Even the most confirmed urbanite will instantly recognise the heavy dense clusters of black berries hanging from hedgerows in early autumn. Elder is one of the commonest shrubby trees along canals, railway cuttings and on waste ground. Most people will also probably have tried eating a handful of the berries, only to find them a little bland and sour compared with the fruit on the brambles beneath.
Mention wild mushrooms and most people think automatically of autumnal dead leaves and the hint of frost to come. In reality, Keats’ season of mellow fruitfulness is the peak of a long fungal drum roll which kicks off now.
Most Britons are scared of toadstools, terrified of making a fatal mistake, but the parasol (Macrolepiota procera) is the perfect entry to the gastronomic paradise of wild fungi. This is one of Britain’s most delicious and distinctive mushrooms: common, unmistakeable and superb to eat.
Although ornithologists find the concept of a partridge sitting in a pear tree pretty ridiculous (they are not passerines – perching birds – but rather denizens of open country), but to my mind there are excellent culinary reasons to associate these little game birds with Christmas . . .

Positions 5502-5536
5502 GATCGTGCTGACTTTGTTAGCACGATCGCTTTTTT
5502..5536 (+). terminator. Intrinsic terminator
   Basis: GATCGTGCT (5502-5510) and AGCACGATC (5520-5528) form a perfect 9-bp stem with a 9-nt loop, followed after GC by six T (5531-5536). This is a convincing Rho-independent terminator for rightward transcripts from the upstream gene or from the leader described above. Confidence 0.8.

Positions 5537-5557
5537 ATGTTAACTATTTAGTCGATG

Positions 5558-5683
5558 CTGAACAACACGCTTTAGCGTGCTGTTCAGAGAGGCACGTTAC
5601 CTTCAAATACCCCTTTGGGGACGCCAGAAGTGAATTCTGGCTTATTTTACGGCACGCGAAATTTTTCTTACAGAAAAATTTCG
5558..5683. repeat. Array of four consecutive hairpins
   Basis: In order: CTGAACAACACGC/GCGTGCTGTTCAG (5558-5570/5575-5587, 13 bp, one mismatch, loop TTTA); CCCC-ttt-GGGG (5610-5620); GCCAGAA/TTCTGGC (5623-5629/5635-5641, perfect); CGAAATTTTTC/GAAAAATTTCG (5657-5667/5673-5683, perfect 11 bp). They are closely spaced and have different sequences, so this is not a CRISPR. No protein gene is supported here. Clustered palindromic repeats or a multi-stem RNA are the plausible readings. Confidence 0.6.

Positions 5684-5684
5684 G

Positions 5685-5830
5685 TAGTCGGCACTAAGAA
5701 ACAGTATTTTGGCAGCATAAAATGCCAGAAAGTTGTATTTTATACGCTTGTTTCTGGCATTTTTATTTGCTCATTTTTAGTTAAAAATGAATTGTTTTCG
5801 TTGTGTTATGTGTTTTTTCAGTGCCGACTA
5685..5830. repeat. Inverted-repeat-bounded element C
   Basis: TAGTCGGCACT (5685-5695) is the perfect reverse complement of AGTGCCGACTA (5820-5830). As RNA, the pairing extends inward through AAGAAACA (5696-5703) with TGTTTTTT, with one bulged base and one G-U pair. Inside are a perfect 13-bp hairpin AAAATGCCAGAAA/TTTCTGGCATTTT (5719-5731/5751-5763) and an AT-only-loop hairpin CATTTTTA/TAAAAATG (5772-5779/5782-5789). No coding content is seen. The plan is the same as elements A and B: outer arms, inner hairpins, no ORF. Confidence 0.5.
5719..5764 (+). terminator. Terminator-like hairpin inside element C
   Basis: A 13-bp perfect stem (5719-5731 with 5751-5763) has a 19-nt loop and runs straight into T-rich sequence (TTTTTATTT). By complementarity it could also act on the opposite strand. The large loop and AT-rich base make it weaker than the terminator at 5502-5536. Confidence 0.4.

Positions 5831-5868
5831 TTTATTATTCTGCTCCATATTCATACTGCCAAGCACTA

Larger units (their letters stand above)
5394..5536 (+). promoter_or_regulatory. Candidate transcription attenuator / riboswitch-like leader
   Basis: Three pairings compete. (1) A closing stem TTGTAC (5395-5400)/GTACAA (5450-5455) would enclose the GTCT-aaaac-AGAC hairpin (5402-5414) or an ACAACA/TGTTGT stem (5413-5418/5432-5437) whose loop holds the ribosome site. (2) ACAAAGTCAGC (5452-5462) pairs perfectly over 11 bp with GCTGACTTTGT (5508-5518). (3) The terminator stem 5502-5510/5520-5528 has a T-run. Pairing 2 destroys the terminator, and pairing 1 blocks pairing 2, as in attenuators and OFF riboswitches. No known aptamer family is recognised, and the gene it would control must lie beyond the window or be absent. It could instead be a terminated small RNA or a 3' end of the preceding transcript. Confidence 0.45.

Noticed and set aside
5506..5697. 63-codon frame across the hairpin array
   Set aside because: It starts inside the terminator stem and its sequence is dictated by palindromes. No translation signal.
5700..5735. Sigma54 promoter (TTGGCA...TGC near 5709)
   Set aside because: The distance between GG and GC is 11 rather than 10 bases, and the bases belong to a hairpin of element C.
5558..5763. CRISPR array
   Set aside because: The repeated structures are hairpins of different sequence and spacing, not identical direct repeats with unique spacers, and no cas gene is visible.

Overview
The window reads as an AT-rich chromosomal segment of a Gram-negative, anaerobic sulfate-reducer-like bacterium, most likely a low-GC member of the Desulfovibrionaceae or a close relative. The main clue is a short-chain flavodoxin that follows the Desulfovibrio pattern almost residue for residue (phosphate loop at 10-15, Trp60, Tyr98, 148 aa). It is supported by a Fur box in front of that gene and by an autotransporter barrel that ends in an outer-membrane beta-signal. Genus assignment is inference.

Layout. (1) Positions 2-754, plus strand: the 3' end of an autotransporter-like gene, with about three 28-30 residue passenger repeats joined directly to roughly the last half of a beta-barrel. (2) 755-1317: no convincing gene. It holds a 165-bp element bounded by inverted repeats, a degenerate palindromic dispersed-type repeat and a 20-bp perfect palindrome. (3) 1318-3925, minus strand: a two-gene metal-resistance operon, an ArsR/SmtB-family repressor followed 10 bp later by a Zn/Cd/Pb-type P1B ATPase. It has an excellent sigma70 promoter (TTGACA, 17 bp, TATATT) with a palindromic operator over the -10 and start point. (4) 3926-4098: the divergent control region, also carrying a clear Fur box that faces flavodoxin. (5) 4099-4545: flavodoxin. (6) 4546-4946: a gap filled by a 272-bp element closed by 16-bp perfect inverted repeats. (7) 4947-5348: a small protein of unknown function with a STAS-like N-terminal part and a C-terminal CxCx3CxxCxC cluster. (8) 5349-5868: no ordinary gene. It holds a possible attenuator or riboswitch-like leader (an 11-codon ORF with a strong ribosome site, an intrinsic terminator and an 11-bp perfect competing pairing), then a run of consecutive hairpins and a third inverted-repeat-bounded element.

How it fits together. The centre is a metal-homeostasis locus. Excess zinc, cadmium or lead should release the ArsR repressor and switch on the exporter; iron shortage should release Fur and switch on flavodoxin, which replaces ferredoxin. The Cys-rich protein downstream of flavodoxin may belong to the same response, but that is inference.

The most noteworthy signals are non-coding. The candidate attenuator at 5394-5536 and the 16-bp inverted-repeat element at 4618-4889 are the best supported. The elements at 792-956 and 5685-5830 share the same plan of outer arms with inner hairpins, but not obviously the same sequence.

The fruit of the blackthorn is justly famous as a gin flavouring and the perfect time to pick these is after their skins have been softened by the first frost. Thanks to its hard needle-sharp spikes (they can puncture tractor tyres) blackthorn is one of the best hedging materials and is therefore one of our commonest small trees, likely to be encountered anywhere across the country. In former days its chestnut-barked wood was in high demand for walking sticks and riding crops, but today we are more likely to be after its fruit.
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